Visitors take a selfie with blossoms at the Kenilworth Aquatic Gardens. (Bill O'Leary/The Washington Post)

Friday, July 20

Artscape in Baltimore: Many festivals promise “something for everyone.” Baltimore’s annual Artscape — the country’s largest free arts festival — comes closest to delivering. The three-day gathering in the city’s Station North and Bolton Hill neighborhoods is a riot of originality. Wander through the installations and interactive works created by Baltimore artists and a marketplace with almost 150 vendors, and you’ll find a “Dance Camp” with performances by local pros and talent shows for amateurs; performances by the Baltimore Symphony Orchestra, experimental opera groups, indie rock and hip-hop acts; pop-up comedy and improv groups; fancifully decorated “art cars”; and free movie screenings. The biggest draws are the evening concerts, with TLC (Friday) and Toots and the Maytals (Saturday). Friday and Saturday from 11 a.m. to 9 p.m.; Sunday 11 a.m. to 7 p.m. Free.

Janelle Monae at the Anthem: “Abandon your expectations about art, race, gender, culture and gravity,” reads the sixth of Janelle Monae’s Ten Droid Commandments, a pamphlet the singer has distributed at her shows for years. The triumph of Monae’s most recent album, “Dirty Computer,” hinges on that very notion. Monae, who spent years shrouded in a sanitized sci-fi aesthetic, now allows herself a transparency that once seemed to elude her. This new universe is free of constraint, filled with vibrant songwriting and splashy melodies as bold as the colors that replaced the black-and-white trappings of the past. 8 p.m. Sold out.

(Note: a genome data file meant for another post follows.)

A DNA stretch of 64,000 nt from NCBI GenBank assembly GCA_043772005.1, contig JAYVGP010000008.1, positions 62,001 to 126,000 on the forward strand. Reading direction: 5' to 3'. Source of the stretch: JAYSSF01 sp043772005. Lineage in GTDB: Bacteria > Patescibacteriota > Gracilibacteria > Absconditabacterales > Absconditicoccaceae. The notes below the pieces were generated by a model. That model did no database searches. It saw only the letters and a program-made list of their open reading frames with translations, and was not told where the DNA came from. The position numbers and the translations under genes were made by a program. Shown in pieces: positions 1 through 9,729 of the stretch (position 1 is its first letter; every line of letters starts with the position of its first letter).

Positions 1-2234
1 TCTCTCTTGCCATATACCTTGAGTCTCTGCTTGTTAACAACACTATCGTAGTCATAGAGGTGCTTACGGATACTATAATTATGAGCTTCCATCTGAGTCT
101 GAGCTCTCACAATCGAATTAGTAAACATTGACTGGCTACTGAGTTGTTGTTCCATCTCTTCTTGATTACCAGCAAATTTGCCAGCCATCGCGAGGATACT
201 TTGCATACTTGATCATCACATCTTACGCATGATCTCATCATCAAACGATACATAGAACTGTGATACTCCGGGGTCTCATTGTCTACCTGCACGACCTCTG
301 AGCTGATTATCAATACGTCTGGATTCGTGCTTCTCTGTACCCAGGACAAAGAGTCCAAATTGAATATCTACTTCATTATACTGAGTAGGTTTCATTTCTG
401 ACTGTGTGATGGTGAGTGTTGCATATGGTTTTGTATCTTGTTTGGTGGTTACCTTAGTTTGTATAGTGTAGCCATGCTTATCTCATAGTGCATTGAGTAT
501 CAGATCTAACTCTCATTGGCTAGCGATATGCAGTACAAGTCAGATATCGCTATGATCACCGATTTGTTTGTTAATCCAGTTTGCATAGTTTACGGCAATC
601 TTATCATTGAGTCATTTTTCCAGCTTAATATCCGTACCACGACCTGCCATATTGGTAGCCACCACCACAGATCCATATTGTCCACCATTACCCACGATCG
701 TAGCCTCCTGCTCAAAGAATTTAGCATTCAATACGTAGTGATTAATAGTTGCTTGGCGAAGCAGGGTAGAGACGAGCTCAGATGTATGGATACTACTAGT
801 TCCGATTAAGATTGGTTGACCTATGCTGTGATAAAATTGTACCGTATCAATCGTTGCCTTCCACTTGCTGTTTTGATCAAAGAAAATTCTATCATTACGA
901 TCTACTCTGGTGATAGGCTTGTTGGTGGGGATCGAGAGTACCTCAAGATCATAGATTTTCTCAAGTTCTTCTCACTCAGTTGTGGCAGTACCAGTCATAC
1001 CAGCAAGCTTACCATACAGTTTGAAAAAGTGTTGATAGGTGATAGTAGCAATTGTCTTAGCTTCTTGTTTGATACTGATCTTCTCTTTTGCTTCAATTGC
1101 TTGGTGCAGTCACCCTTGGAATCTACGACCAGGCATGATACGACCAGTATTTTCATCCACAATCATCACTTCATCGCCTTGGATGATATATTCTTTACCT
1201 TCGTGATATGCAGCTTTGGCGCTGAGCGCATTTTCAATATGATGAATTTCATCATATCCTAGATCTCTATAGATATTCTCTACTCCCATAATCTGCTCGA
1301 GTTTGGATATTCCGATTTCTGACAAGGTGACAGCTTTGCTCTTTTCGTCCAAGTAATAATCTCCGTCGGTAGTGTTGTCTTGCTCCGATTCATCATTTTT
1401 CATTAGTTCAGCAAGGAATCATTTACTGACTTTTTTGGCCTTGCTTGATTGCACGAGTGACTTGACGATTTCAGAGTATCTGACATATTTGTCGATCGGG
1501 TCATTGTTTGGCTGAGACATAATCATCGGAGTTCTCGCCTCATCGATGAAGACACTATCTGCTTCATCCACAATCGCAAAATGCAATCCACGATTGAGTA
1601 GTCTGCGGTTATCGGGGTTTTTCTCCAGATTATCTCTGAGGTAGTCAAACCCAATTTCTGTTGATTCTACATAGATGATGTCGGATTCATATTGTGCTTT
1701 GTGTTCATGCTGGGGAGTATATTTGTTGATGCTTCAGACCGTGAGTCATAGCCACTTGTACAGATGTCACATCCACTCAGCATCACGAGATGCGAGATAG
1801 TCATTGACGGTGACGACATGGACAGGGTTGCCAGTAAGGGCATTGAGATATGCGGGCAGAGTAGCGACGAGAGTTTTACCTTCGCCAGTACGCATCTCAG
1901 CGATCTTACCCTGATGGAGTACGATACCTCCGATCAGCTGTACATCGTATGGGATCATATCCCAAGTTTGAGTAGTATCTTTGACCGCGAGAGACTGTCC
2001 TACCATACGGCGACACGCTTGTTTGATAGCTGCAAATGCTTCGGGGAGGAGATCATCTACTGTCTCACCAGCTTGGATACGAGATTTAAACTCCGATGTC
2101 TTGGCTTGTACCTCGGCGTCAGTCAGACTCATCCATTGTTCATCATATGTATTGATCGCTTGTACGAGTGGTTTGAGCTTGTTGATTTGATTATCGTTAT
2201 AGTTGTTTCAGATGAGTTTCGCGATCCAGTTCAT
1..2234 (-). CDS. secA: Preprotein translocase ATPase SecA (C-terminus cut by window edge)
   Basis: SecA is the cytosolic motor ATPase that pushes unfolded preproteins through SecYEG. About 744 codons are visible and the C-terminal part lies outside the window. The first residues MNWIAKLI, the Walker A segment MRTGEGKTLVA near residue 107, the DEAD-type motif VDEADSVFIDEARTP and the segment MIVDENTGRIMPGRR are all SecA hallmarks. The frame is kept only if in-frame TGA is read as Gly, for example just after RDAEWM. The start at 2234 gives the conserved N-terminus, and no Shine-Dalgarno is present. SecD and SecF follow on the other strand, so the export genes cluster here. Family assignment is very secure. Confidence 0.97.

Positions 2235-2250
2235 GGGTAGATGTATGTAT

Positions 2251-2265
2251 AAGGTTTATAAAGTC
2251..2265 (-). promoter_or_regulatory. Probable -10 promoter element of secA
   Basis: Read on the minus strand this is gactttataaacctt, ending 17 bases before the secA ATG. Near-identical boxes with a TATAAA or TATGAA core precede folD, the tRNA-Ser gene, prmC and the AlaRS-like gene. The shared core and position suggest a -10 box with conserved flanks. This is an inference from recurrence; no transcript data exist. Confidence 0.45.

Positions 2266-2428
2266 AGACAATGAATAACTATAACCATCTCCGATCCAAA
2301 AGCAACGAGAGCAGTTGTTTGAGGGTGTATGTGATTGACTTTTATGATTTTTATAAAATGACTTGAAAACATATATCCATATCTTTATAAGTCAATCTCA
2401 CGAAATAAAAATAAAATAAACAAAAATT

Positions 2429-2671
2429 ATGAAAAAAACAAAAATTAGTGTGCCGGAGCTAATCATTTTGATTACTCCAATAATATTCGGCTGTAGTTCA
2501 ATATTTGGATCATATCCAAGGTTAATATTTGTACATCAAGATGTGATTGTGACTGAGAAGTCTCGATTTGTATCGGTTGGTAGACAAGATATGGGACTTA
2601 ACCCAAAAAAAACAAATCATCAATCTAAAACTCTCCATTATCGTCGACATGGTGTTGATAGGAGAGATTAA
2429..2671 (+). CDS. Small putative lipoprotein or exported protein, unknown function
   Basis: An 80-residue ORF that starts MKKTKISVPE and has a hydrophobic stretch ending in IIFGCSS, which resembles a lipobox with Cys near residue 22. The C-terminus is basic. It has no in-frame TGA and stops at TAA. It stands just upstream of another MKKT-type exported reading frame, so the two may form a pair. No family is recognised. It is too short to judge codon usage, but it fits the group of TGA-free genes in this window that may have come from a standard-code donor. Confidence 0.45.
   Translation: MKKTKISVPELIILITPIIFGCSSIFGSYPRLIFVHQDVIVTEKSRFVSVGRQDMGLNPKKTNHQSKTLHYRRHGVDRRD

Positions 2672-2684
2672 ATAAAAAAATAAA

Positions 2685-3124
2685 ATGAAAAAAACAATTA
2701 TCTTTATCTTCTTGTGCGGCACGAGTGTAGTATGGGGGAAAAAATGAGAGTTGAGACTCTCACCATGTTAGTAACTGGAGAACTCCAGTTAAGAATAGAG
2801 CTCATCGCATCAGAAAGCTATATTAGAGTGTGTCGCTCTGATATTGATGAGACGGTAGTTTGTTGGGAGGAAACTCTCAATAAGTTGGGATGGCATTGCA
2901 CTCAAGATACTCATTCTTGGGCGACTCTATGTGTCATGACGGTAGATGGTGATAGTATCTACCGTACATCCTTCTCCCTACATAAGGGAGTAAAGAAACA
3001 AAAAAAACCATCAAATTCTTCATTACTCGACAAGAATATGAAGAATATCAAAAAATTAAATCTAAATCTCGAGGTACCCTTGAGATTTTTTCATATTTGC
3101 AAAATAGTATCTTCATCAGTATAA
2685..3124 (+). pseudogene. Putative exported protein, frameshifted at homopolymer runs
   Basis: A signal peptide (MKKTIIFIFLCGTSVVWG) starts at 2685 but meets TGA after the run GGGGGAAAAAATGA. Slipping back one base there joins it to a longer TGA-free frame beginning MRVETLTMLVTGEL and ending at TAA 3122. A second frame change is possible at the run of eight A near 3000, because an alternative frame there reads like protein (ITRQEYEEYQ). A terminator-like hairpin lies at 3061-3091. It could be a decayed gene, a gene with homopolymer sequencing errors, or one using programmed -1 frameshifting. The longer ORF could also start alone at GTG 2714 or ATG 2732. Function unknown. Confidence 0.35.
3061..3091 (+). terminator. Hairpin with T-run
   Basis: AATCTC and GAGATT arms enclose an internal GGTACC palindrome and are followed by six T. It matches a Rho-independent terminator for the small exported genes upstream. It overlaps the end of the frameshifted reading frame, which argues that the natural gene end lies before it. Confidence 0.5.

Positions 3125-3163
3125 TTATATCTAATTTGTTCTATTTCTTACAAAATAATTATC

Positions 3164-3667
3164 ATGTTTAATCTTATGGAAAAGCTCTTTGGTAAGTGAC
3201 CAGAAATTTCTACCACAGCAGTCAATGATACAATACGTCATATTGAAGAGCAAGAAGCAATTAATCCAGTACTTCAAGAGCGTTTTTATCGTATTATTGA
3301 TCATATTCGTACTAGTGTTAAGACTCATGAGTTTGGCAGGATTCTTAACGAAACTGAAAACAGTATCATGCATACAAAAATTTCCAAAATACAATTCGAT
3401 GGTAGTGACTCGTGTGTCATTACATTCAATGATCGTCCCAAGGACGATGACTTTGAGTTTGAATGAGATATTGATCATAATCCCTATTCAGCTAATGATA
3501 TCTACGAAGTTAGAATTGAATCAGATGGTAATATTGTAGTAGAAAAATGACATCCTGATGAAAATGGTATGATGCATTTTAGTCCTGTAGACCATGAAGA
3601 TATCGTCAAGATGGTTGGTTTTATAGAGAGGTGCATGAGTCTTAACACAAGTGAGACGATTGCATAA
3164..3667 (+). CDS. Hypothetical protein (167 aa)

20th anniversary at African American Civil War Memorial & Museum: The African American Civil War Memorial celebrates two decades on U Street NW with two days of living history exhibits, reenactors and storytellers at the museum, including a Friday performance of the play “Harriet Tubman: The Chosen One.” Authors of books on African American and Civil War history will discuss and sign their works both days. On Saturday morning, a walking tour (10 a.m. to noon) follows the new George Washington Williams Memorial Trail from Howard University to the memorial. Williams, a Civil War veteran and minister, attended Howard University before writing the two-part “History of the Negro Race in America.” Friday from 10 a.m. to 4 p.m. and Saturday from 10 a.m. to 5 p.m. Free.

Two Inch Astronaut at Black Cat: Local post-punk fans were saddened when the Silver Spring-based band Two Inch Astronaut announced an “indefinite hiatus” earlier this year. The group, known for its catchy and quirky hooks, has embarked on a final tour that fittingly concludes in the Washington region. 9 p.m. $10.

Chris Gethard at Kennedy Center: The proud New Jersey-born alt-comic can spin out a killer joke setup and punchline, but he has amassed a cult following for his ability to be radically honest and vulnerable through his comedy. In addition to stand-up, Gethard hosts a self-titled late night show that transitioned from New York City public access to truTV, and hosts a podcast “Beautiful/Anonymous” that has strangers call in and tell their stories, which can range from the absurd to the harrowing. His HBO special, “Career Suicide,” was less of an hour-long stand-up set and more one-man show that chronicled the comedian’s life and struggles to overcome mental illness. 9:30 p.m. $29.

Saturday, July 21